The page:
The J Sainsbury share price falls despite rising sales. Should I buy now?

The Sainsbury plc (LON:SBRY) share price drops over supply chain concerns. Paul Summers considers whether this is a great opportunity to buy.

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The J Sainsbury (LSE: SBRY) share price is firmly in negative territory today. That’s despite the FTSE 100 constituent reporting that it had gained market share over the last six months and was in a solid position as the festive season approaches.

With the stock having come back down to earth following a flurry of takeover talk, is now a perfect time for me to buy?

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Higher sales

Grocery sales rose 0.8% in the 28 weeks to 18 September compared to the same period last year. Perhaps more tellingly, sales were 9.1% higher relative to two years ago when few of us had ever uttered the word ‘coronavirus’. 

Sainsbury also said that it had made ground on competitors as a result of offering better value, new products and improved customer service. It had also seen “significantly lower” costs over the period. 

It wasn’t all rosy. Sales of General Merchandise fell by 5.8% compared to last year. That’s not necessarily surprising given the huge boost the company experienced as a result of multiple UK lockdowns in 2020. Again, the comparison with sales two years ago is probably a better gauge of performance. On this measure, sales were up 1.1%.  

So, why is the Sainsbury share price down? 

Looking ahead, CEO Simon Roberts warned that supermarkets face “labour and supply chain challenges“. Notwithstanding this, he went on to say that the company’s scale, operations and relationships with suppliers should allow it deliver “the best possible Christmas” for its shoppers. The market, it would seem, is less optimistic.

Investors may also have been spooked on expectations that customer behaviour will continue to “normalise” and growth in grocery sales “moderate“. This is hardly revelatory. Nonetheless, it arguably implies that SBRY is not the investment opportunity it once was.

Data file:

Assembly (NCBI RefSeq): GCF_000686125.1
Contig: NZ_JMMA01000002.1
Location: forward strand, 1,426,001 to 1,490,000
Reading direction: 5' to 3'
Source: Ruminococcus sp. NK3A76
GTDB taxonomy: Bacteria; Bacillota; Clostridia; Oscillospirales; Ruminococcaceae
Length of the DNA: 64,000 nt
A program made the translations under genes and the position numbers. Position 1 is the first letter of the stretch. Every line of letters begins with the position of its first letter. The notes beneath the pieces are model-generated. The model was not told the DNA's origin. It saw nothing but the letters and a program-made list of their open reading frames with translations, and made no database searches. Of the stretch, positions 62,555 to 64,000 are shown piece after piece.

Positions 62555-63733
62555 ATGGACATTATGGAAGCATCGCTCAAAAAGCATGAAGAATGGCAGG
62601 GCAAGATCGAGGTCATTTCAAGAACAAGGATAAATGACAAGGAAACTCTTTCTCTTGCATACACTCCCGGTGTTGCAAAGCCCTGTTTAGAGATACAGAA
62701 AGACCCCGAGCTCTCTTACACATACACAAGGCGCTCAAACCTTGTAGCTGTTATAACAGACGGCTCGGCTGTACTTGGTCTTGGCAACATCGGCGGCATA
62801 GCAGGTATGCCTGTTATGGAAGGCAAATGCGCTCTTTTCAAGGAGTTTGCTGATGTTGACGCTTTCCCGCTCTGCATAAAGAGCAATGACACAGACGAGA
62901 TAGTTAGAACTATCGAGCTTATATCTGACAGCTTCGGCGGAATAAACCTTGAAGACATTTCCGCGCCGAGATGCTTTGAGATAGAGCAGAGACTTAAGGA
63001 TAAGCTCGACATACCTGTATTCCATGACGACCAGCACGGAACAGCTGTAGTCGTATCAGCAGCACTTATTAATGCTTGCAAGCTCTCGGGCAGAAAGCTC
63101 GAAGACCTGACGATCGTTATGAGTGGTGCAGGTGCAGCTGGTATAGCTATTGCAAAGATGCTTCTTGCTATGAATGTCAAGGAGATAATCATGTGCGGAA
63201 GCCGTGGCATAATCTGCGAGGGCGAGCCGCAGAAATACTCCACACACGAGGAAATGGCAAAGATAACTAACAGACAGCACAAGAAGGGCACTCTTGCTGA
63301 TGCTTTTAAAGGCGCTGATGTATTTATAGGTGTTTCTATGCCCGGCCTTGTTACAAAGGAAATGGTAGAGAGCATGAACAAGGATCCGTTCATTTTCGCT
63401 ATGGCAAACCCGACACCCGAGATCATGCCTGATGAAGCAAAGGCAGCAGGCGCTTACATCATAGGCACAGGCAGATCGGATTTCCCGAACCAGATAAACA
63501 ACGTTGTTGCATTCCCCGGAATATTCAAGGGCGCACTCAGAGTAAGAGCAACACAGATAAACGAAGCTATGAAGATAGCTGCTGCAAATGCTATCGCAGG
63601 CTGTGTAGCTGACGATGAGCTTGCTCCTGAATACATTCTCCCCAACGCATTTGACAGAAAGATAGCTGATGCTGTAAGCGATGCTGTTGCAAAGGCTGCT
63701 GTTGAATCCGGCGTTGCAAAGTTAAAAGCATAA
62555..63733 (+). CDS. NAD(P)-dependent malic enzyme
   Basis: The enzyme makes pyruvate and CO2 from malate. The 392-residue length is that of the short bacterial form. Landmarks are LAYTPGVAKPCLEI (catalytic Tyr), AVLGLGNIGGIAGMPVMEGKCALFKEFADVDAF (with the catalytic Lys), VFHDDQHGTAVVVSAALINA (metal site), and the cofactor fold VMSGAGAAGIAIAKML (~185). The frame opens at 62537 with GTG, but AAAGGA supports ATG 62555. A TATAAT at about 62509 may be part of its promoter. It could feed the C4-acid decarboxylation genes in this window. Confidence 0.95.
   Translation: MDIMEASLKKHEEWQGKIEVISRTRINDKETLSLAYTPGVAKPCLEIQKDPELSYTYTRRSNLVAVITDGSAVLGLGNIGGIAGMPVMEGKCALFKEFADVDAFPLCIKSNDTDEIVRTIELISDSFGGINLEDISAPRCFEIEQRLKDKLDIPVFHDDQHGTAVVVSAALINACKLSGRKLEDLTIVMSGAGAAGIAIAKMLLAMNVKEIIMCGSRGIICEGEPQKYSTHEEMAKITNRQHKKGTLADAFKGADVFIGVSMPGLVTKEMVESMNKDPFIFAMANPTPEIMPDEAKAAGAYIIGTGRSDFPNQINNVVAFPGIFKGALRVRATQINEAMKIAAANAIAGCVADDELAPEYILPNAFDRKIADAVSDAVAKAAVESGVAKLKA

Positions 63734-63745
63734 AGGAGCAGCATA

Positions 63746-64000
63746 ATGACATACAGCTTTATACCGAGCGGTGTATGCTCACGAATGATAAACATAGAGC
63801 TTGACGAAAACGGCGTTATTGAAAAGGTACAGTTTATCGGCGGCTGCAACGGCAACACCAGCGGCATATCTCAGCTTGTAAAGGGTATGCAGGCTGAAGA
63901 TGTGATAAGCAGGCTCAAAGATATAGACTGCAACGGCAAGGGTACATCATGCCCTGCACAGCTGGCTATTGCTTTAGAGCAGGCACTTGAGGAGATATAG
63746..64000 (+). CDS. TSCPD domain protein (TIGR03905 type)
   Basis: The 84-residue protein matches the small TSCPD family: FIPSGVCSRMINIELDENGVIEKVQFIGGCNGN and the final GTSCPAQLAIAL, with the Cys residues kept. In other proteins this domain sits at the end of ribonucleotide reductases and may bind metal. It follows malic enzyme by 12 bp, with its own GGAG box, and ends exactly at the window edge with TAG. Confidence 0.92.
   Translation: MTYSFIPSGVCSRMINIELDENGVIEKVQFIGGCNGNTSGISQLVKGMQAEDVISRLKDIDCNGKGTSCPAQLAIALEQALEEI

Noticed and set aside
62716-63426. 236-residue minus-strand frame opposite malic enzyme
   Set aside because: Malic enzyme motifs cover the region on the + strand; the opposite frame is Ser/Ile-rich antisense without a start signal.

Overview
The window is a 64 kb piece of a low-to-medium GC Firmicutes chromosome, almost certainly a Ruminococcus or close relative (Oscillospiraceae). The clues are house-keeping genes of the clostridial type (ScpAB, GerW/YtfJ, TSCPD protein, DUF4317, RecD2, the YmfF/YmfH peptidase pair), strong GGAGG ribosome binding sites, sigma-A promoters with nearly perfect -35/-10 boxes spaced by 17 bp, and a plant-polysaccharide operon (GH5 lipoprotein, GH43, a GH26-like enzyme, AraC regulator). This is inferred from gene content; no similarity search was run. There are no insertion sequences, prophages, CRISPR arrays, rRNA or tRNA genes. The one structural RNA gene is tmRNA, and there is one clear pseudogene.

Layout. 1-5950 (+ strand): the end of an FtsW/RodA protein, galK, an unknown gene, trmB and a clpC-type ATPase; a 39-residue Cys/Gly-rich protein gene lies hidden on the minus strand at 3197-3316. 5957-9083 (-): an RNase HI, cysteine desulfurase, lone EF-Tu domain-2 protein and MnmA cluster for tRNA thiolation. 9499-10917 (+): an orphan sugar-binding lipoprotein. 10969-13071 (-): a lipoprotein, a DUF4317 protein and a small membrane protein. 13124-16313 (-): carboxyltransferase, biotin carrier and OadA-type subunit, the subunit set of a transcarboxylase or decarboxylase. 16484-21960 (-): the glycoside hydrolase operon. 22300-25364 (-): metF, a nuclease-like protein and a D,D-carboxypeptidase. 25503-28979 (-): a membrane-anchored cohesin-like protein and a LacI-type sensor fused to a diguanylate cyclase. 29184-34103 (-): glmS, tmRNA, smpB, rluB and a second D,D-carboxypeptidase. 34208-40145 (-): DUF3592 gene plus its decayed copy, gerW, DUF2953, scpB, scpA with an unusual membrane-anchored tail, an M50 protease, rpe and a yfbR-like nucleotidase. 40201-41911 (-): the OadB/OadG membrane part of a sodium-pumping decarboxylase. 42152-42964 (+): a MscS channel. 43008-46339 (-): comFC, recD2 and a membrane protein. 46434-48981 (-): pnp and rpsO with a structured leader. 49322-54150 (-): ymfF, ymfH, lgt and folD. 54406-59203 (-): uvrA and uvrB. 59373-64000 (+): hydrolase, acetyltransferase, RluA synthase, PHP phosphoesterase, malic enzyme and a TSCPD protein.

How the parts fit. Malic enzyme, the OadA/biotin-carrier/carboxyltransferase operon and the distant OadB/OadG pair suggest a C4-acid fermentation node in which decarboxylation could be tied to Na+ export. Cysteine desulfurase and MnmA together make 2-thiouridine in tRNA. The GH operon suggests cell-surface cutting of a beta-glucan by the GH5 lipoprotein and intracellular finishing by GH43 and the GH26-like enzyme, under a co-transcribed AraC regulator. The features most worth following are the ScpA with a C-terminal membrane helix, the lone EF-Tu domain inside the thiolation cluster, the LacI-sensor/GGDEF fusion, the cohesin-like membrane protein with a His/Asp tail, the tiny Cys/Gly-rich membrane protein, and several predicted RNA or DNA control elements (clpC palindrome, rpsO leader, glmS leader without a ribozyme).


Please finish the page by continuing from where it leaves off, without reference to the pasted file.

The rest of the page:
Despite this, no changes were made to guidance. Having hit £371m over the first six months, underlying pre-tax profit is still expected to be at least £660m for the full year. 

Takeover talk

Sainsbury stock was priced at 13 times earnings before the market opened. Valuation-wise, this puts it on par with rival Tesco. In terms of recent share price performance, however, there’s no contest. The Sainsbury share price is up almost 34% over the last year. Tesco has gained just 2%. 

Does this make SBRY a screaming buy? I’m not so sure. Sainsbury’s superior gains can probably be attributed to rumours that it’s now a bid target following the acquisition of Morrisons by private equity. 

Clearly, the share price could soar again if these rumours resurface. That said, I would never buy a stock solely on this possibility. As a long-term Fool, it’s the underlying business that matters to me. And with suggestions that Christmas sales at (Sainsbury-owned) Argos are likely to be held back by limited product availability, I can’t see the next few months being easy.

It seems I’m not alone. The stock continues to attract significant interest from shorters.

Better buy

I’ve long considered Sainsbury to be a value trap. Recent performance flies in the face of this. In an industry where clout matters, however, I still think the best option is Tesco. It has almost double SBRY’s market share, offers a similar dividend yield, has lower debt relative to its size and slightly better margins.

This all gives it an edge when it comes to selecting FTSE 100 stocks for my own portfolio.

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Paul Summers has no position in any of the shares mentioned. The Motley Fool UK has recommended Morrisons and Tesco. Views expressed on the companies mentioned in this article are those of the writer and therefore may differ from the official recommendations we make in our subscription services such as Share Advisor, Hidden Winners and Pro. Here at The Motley Fool we believe that considering a diverse range of insights makes us better investors.

Should you invest the value of your investment may rise or fall and your Capital is at Risk. Before investing your individual circumstances should be considered, so you should consider taking independent financial advice.

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